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fwd:cloudsec: An opinionated recap by Håkon

Two weeks ago Karim and I went to Anaheim, California to attend fwd:cloudsec. This was my first time both at fwd:cloudsec and in the US for a conference, so I was very eager to get going as the date approached. This will be both a recap of our trip, and a series of short recaps of the talks we went to.

7 minJun 27, 2023
Håkon Nikolai Stange Sørum
Håkon Nikolai Stange SørumPrincipal Security Architect & Partner
Håkon Nikolai Stange Sørum

fwd:cloudsec is a cloud security conference for advanced cloud security practitioners hosted by a non-profit run by well-respected people in the cloud security community. The crowd consists of so many talented engineers, practitioners, and researchers that it’s almost unfathomable, especially when it comes to security for AWS and GCP. This results in an inspiring atmosphere for all. Hopefully, the Azure crowd will also increase in the coming years.

Almost all of the talks will be posted on youtube, so I thought it could be a good idea to create a small recap of the talks we attended to help guide readers on which talks to prioritize catching up on. First of all, I would just like to say that none of the talks I went to were bad, so given time, watch any talk you find interesting. And shoutout to the team behind fwd:cloudsec. Thank you for the effort you put into creating the single best cloud security conference in the world.

This is in no way a ranking nor a scorecard, simply the notes I made while attending the conference. The schedule was pretty AWS-heavy, but looking at my notes, I have a lot of actionable takeaways for GCP. That fits me quite well as given my exposure to GCP is increasing by the day.

Day 1

Before the talks, we went to IHOP to do a real touristy thing. Great choice. With approx 2k kcals consumed, we were ready for a full day of talks, although we were feeling the jetlag quite heavily. If you get all the way through the blog, you’ll see that my notes got shorter and shorter as we got later into the day.


So, over to the talks:

“Beyond the AWS Security Maturity Roadmap” by Rami McCarthy.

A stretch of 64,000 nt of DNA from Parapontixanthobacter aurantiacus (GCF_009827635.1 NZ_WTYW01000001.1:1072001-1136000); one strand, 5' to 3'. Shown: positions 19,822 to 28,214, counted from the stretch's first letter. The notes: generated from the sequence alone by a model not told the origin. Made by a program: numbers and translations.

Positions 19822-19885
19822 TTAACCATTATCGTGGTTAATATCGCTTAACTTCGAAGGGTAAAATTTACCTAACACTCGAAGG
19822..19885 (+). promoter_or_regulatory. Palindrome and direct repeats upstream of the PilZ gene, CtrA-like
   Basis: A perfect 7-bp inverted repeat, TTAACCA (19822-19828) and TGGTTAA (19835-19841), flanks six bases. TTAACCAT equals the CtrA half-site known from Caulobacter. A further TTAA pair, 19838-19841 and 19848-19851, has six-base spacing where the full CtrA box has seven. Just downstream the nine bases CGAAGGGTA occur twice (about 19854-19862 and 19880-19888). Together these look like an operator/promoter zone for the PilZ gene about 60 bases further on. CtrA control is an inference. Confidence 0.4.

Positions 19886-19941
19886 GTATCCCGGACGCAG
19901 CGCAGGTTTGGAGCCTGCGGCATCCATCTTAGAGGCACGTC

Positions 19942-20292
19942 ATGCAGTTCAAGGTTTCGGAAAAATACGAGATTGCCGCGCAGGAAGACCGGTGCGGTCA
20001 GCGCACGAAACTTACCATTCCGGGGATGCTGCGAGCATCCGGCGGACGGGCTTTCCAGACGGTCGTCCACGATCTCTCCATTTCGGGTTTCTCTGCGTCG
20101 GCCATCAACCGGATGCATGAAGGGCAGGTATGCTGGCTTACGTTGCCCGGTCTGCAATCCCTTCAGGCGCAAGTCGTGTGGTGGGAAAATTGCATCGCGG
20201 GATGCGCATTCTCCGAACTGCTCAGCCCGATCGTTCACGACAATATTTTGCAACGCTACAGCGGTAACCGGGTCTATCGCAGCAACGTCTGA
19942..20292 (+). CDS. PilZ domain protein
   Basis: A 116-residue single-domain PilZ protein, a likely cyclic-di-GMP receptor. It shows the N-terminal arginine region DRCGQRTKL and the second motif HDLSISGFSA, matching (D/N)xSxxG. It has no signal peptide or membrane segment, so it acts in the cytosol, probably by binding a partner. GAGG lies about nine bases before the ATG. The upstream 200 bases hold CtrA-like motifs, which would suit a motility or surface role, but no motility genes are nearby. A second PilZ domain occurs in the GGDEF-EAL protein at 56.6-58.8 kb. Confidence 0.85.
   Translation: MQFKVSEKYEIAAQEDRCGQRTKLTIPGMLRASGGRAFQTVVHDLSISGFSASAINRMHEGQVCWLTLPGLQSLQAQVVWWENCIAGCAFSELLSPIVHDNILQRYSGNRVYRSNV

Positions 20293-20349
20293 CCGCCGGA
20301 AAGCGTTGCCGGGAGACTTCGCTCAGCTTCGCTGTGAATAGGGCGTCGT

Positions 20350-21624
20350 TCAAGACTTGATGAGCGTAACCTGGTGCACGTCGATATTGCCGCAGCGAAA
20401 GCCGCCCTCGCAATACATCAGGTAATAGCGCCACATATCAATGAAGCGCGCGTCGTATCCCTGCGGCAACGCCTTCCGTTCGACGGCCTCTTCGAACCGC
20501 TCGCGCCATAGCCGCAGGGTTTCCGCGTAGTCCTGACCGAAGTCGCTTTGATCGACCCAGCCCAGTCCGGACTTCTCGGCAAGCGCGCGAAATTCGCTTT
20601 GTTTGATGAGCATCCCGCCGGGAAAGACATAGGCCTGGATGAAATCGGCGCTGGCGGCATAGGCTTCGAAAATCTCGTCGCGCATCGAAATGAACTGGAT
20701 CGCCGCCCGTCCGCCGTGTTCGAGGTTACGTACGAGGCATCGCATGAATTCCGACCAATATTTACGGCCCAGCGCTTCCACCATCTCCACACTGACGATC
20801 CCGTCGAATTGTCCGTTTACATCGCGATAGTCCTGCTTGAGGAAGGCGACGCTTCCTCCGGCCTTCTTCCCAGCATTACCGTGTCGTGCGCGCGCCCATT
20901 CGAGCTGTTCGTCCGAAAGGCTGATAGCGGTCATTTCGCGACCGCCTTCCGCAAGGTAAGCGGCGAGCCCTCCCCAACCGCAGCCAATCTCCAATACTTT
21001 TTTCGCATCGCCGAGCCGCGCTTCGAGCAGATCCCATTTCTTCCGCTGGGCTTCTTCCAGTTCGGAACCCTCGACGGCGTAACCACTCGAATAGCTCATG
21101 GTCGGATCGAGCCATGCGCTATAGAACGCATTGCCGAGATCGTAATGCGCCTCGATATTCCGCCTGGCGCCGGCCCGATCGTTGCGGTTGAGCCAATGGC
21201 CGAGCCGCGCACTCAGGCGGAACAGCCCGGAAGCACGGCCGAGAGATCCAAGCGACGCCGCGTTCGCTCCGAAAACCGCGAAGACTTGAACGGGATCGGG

Summary: The talk went through a broad set of topics a company could focus on after the Scott Piper “AWS Security Maturity Roadmap” Centered around Buy vs. Build vs. Adopt and guidance on “Recommended” vs. “Not Recommended”

My notes from the talk:

  • Everyone might not be Netflix, and doing what Netflix does might not be right for all😌
  • Secure IaC Modules:
    • Commoditize secure architecture
  • Secrets management:
    • Focus on Developer Experience for adoption
  • Automated remediations: maybe not?
    • Learning disappears

Key takeaways:

  • “Do not let CSPM findings dictate your security program”
  • A lot of the advice was applicable even in immature environments in my opinion.

“IMDS: The Gatekeeper to Your Cloud Castles (And How to Keep the Dragons Out)” by Liv Matan and Lior Zatlavi

Summary: A broad and comprehensive comparison of IMDS across the three major CSPs, how to secure the IMDS, and how to abuse it.

My notes from the talk:

  • An interesting point about SRM, but CSPs are not responsible for poor/insecure defaults
  • after this talk, I'll have a deeper look into the default service accounts in the GCP-envs

Key takeaway:

  • “The devil is in the defaults”

“Vulnerabilities and Misconfigurations in GitHub Actions” by Rojan Rijal

Summary: A walkthrough of three vulnerabilities/misconfigurations in Github Actions and mitigating actions.

My notes from the talk:

Key takeaway:

Lots of errors to be made. Be attentive when configuring pipelines

“Google Cloud Threat Detection: A Study in Google Cloud” by Day Johnson

Summary: Known and unknown attacks against GCP Environments and how to detect them.

My notes from the talk:

  • Find blog (editors note: found it)
  • Once again, the default SA w/ editor-role in GCP popped up
  • Tidbit: one of the detections (ext principle made GCP Project Owner) caught my eye. Went back and checked a GCP Threat Model I made with a customer and found that we had modeled a very similar threat with our intermediate GCP Knowledge
  • would have liked to hear more about the process of “finding”/inducing unknowns

Key takeaway:

The detections. Very actionable talk. Can go straight to implementation for some of the detections.

“A Year of NO: building organizational IAM guardrail policies that work” by Noam Dahan

Summary: The title says it all.

My notes from the talk:

  • Nice outline of a process to build guardrails:
    • Identify need
    • Construct guardrail
    • Test vs. logs (actual usage of env to this point)
    • Detect violations
    • Close weak points in the policy
  • Good detail on different guardrail mechanisms available in GCP

Key takeaway:

The above-mentioned process to build guardrails

“gVisor: The Future of Container Security” by Andy Nguyen

Summary: Architecture, platforms, and security boundaries for gVisor.